There are basically two means of motivating a group to accomplish a purpose-
–the carrot, or the stick.
Having served in the military for several years, I understand readily the difference. Under fierce combat conditions often the only discipline that will drive a man to do his duty in the face of death is the stick. The stick is anoutward manifestation. It is often forced upon the individual.
The carrot, by contrast, is an inner selfmotivatingand deep conviction, one that can be a strong driving force in anyone’s life.Through the carrot, kindliness, love and concern toward the recipient are the primary active forces.
The carrot is one of a lasting quality, and in the end will provide the result of greater satisfaction.
As explanation of this principle, two years ago I was assigned the responsibility of a high council member and Scout leader over my stake Scouting program for seven wards. This is essentially an advisory position. My first task was to surround myself with good leaders who could make a program move.
Initially, as I attended a stake court of honor for our young men, I had a serious concern for their welfare, and the manner in which their program might see meaningful advancement.
As the closing prayer of that meeting was being given, I seemed to have a burst of vision as to how I might change the program so that it would become more meaningful to the boys.
I sensed that there were two things I must do to bring about a successful program. First, I must have a vision of what we need to accomplish, and that vision must be a share vision.
Second, the leaders of the wards must be aware of how they can accomplish that vision. This implies their knowing what they were to do, and a system of incentives, which, if they are real enough, will cause self motivation of both the leaders and the boys. There must also be an element of competition. Boys truly love friendly competition.
Over the next two years I developed training and shared with our leaders a basic incentive system that would move our people toward their goals, and have them share the vision and realization fo objectives and goals within realistic goal dates.
At the conclusion of the second year I received the following letter which says more than I ever could:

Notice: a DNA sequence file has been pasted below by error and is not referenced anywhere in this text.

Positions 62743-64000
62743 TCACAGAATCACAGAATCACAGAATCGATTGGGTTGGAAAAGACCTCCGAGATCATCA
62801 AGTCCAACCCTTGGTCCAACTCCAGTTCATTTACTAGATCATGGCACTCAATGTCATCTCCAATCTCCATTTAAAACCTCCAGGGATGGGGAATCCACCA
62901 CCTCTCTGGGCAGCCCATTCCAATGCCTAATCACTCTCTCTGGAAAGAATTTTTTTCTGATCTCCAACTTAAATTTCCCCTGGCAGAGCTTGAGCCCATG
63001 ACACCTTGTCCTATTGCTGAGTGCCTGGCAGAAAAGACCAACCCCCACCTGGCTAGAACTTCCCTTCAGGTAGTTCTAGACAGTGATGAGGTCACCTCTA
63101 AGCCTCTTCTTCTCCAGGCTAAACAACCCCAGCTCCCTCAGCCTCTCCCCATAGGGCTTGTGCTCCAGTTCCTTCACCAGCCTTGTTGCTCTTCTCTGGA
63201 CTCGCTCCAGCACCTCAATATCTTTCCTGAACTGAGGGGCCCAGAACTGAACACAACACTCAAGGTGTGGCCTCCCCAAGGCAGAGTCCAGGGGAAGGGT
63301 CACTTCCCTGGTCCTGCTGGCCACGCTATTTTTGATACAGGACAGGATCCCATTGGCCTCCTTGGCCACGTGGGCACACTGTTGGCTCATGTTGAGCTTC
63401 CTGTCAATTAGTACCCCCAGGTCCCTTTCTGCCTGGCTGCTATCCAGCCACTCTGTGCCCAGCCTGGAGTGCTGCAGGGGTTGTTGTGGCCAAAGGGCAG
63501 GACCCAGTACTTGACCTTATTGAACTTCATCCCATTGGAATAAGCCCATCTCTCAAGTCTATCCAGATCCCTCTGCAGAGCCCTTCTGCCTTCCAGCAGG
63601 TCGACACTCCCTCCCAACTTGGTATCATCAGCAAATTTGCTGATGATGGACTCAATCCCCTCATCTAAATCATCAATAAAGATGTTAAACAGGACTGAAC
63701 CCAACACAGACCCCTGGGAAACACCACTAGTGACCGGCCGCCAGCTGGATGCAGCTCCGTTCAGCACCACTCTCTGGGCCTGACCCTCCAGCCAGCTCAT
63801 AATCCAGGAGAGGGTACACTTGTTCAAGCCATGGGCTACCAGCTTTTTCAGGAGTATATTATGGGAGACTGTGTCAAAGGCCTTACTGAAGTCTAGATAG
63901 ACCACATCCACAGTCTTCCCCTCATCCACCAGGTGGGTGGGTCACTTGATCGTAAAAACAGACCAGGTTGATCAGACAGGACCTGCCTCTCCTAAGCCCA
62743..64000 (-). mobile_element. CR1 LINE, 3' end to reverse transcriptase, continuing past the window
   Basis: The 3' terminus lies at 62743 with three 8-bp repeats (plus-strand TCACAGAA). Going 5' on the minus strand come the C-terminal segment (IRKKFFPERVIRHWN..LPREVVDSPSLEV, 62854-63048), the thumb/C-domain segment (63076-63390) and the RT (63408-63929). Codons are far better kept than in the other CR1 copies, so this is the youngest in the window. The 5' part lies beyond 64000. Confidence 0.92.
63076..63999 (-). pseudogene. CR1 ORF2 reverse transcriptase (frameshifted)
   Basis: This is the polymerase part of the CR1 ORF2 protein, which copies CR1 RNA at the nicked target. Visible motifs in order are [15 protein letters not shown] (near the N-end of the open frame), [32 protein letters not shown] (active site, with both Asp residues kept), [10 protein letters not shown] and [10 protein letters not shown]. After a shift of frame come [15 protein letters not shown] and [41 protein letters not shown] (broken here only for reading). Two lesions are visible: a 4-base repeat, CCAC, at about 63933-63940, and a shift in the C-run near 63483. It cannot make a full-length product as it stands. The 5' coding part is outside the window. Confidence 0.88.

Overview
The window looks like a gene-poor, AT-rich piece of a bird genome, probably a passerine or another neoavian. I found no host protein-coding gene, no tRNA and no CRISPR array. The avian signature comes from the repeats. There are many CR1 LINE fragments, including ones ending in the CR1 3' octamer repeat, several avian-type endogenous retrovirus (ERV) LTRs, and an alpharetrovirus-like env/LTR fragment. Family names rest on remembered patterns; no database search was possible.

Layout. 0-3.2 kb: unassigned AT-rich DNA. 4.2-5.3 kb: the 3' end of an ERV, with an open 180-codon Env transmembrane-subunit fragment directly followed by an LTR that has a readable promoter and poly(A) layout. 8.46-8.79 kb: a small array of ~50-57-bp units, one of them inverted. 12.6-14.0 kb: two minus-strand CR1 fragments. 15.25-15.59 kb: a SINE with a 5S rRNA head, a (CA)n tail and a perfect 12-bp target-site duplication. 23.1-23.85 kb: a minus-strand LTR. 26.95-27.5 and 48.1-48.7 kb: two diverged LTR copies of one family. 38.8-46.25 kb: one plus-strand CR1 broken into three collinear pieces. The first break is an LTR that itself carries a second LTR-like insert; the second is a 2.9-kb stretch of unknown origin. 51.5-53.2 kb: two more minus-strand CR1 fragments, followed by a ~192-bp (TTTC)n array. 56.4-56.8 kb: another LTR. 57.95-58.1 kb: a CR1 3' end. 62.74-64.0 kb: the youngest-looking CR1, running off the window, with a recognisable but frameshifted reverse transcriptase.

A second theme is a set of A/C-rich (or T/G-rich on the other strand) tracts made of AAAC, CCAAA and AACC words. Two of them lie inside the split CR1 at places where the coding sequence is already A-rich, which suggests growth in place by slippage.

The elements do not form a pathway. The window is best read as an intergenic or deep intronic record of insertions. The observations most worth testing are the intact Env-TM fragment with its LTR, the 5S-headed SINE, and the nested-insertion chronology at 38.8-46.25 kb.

“I am the Scout Committee Chariman for the Provo 4th ward. As we come to the end of this round of Stake courts of honor Brother Bronson (our scoutmaster) and I have ondered on the effectiveness of the point system and rewards. We have greatly enjoyed and benefitted from this sytem in our ward’s scouting program, and I just wantd to commend you for this very effective system. It has added another element of fun. Friendly competition is a great way to motivate these boys to earn badges and work hard, and us as leaders to get organized and help the boys. The point system is a great way for you as stake leaders to tell us what it is you wanted us to focus on in our organizations. f”rom the way the points were set up this time around it was obvious that many points could be gained from leadership and having leaders active, attending round-table, being trained, etc. Becuase of your emphasis on this our ward did a lot to progress in this direction,a nd it has benefitted the Scout program, and more importantly the boys in the program. Having more enthusiastic, trained, informed leaders has been a great benefit to our boys. As this last court of honor passes next Tuesday we will be anxiously aaiting the next round,a nd the next area you would like us to focus on in our programs. Again I thank you for your dedication to the young men in our stake and for your guidance as wise leaders.”
(This particular ward won the year-long competition). Their prize was a jet flight to Jackson Hole, Wyoming, with a steak dinner there. Second and third place groups all received day-complimentary tickets to an indoor amusement place.
This last year our boys won more awards and advancements than we have ever experienced before, and it is now all beginning to bear fruit in the form of a number of potential eagles who are currently in our program. Our courts of honor have had up to 250 proud parents, leaders and young men.
The carrot with vision works.
Author: David L. Olpin | Community Submission